According to a memo released by newly appointed Senate Budget Committee Chair Patty Murray (D-WA), the two-month delay in automatic across-the-board spending cuts ("sequestration") may not ease the hit on the National Institutes of Health (NIH) and other federal agencies even though it shrinks the percentage by which their budgets would be reduced. In fact, if sequestration is allowed to take effect, the cuts to NIH may be more devastating than originally expected because of the shorter time remaining in fiscal year (FY) 2013.
The Budget Control Act of 2011 (PL 112-25) contained sequester provisions that were set to take effect at the start of 2013 absent an alternative plan to cut deficit spending. Although Congress passed, and President Obama signed into law, a measure at the start of 2013 delaying implementation of any automatic cuts until March 1, some observers see a growing likelihood that the sequester provisions will, in fact, take effect in March. Representative Paul Ryan (R-WI), the Chair of the House Budget Committee, has publicly stated that he believes "the sequester is going to happen" because "Democrats have rejected our efforts to replace those cuts with others and have offered no alternatives."
On February 5, President Obama held a press conference in which he pressured Congress to agree to a short-term solution to further delay the sequester in order to allow more time negotiate a permanent solution. This is a change from the President’s previous position wherein he stood against employing another short-term fix to the sequester and insisted the March 1 deadline should remain firm. The President hopes to get some short-term agreement to prevent the devastating sequestration cuts now scheduled to begin March 1.
According to Senator Murray's memo, the measure passed by Congress at the beginning of January reduced from $109 billion to $85 billion the amount of the sequester in FY 2013. Cuts to NIH, the Centers for Disease Control and Prevention (CDC), and other federal health agencies had originally been estimated to total 8.2 percent of those agencies' budgets. But Senator Murray's memo estimates the agencies' reduction would be 5.1 percent unless Congress acts to delay or reduce the cuts now scheduled to take effect March 1.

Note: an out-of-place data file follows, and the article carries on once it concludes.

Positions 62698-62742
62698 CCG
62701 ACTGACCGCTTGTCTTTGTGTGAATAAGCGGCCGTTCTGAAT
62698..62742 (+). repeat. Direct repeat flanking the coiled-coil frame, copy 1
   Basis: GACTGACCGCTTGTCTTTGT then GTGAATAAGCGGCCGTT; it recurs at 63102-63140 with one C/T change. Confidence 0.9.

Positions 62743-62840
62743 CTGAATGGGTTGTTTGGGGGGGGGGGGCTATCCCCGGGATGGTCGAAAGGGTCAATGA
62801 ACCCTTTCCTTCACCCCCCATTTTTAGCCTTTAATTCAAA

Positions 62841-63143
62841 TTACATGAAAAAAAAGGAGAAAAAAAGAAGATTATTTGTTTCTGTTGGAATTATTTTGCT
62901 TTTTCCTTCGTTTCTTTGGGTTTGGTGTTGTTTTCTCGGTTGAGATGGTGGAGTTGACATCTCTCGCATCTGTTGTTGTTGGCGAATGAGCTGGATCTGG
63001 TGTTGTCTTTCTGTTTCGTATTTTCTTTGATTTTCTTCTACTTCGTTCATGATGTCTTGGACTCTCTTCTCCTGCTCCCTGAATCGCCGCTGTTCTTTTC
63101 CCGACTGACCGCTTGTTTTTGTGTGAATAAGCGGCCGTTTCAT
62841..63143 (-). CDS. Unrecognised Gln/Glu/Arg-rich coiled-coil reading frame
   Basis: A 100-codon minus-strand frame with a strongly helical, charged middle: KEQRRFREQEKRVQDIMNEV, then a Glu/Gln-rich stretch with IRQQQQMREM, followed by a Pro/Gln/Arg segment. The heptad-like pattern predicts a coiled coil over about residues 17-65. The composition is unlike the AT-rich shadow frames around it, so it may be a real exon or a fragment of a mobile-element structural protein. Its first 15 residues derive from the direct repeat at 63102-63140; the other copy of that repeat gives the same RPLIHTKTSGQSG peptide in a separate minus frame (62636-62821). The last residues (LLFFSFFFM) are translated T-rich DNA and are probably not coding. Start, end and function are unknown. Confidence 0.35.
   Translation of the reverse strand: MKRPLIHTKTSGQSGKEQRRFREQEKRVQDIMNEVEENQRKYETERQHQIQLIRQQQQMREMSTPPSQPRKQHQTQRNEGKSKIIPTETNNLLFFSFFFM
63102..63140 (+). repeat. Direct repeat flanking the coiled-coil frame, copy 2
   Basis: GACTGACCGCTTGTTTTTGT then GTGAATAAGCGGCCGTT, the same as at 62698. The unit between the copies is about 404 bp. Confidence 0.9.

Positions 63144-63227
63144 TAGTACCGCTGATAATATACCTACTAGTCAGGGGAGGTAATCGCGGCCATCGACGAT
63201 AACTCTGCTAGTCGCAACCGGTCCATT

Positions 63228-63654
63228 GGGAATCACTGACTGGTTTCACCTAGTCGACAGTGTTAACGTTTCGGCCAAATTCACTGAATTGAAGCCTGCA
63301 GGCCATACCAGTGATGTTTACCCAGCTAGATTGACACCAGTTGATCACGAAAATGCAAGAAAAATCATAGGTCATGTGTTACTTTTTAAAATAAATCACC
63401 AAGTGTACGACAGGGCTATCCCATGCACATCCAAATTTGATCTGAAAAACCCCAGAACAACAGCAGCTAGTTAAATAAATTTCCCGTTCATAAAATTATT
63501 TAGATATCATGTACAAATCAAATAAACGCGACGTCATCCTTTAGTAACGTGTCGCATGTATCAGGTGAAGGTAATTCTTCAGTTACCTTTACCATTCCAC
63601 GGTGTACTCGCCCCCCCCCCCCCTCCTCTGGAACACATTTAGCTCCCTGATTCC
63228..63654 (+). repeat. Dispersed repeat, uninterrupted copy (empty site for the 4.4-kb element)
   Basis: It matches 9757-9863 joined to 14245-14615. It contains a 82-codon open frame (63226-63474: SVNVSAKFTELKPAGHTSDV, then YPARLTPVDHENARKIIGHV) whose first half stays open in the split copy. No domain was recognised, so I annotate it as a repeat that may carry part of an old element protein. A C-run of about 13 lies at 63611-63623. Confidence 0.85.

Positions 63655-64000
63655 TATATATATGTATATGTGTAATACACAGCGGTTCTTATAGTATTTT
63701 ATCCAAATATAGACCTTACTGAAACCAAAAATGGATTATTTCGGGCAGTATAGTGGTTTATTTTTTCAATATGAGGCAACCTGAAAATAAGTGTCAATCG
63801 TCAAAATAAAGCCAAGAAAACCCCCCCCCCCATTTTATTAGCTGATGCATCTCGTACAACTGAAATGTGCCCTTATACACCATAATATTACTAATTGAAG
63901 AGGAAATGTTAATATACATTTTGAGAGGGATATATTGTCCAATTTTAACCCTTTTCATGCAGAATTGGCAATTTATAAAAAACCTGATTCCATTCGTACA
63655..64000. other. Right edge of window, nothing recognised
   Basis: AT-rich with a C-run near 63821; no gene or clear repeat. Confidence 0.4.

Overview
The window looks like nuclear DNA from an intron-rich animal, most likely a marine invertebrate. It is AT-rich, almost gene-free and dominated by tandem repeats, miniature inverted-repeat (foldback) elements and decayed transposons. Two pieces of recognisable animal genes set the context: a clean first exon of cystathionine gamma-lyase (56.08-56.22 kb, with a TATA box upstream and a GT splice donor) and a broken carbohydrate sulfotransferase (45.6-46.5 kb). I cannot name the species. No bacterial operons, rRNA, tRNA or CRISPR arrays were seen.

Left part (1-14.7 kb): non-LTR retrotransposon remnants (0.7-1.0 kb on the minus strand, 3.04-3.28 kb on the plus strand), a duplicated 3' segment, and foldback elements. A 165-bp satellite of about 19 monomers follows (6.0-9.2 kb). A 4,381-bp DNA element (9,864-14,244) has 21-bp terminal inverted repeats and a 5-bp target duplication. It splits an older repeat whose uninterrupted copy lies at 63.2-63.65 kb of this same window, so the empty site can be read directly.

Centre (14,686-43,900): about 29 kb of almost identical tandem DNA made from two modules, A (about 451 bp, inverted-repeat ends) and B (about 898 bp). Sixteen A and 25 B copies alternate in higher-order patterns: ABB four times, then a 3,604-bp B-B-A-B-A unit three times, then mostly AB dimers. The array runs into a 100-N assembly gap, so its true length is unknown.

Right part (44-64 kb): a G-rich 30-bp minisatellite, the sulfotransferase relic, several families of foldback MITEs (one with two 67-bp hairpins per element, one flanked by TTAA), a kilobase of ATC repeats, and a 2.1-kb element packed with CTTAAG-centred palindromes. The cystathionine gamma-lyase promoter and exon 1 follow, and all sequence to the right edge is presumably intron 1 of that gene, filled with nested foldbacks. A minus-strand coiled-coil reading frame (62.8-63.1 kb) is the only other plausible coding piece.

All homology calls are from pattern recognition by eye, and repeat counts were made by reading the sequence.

However, even though the percentage figure is less, a smaller portion of the FY 2013 budget year remains from which to take the cuts because of the two-month delay. "Consequently, the impact of the cuts will generally not be less dramatic despite the fact that each account will be reduced by a lesser amount," Senator Murray's memo said. In fact, some observers have noted that in order to get annualized cuts totaling 5.1 percent, reductions in the NIH budget may need to be closer to 10 percent in FY 2013 if sequestration takes effect.
Additionally, if sequestration takes effect, it is uncertain how NIH would apply the cuts. The NIH spends money on an intramural basis for agency personnel and programs and on an extramural basis for research grants and contracts. In order to prevent furloughs and layoffs and to avoid closing intramural research labs, one observer notes that we "might expect . . . that the cuts to extramural grants and contracts might be even higher than the average."
Congress still has until March 1 to reach a deal to avert these catastrophic across-the-board cuts. Senators and Representatives need to hear from members of the research community about the devastating impact potential funding cuts will have on biomedical research and the need for them to take a balanced approach to reducing the deficit that doesn't further cut NIH and other core federal programs. ASH members are strongly encouraged to contact Congress today. You can visit the on-line ASH Advocacy Center to find a sample letter supporting funding for NIH, enter your contact information, and click "Send Message." After you submit your message, use the "Tell a Friend" feature to forward the link to your colleagues and urge them to take action. Your efforts are crucial to safeguarding biomedical research funding.
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